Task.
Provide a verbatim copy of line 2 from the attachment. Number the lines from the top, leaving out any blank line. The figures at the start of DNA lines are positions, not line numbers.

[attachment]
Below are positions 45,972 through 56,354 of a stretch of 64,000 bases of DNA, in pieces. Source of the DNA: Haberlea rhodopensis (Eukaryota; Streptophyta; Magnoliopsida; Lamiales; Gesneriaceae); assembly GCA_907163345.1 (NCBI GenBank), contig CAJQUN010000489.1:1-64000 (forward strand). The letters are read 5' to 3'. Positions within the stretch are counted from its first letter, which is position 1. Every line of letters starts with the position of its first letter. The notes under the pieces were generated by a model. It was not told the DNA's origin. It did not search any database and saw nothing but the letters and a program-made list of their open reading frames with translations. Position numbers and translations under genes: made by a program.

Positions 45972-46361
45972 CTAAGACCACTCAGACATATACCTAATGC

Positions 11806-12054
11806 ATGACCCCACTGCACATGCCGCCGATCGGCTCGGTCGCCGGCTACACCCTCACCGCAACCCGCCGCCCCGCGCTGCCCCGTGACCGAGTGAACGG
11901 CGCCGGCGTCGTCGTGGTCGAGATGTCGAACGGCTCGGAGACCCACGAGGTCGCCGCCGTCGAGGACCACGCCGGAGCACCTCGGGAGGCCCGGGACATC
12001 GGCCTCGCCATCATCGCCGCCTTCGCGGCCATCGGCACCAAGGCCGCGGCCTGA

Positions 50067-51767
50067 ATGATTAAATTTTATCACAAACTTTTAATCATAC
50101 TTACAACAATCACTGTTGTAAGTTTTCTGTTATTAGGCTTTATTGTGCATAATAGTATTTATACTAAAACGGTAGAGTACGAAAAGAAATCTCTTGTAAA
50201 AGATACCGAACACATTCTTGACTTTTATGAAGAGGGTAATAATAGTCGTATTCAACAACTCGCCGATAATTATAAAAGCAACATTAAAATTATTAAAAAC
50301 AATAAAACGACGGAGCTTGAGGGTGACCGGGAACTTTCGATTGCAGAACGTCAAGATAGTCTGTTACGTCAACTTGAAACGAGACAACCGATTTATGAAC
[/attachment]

Positions 45972-46361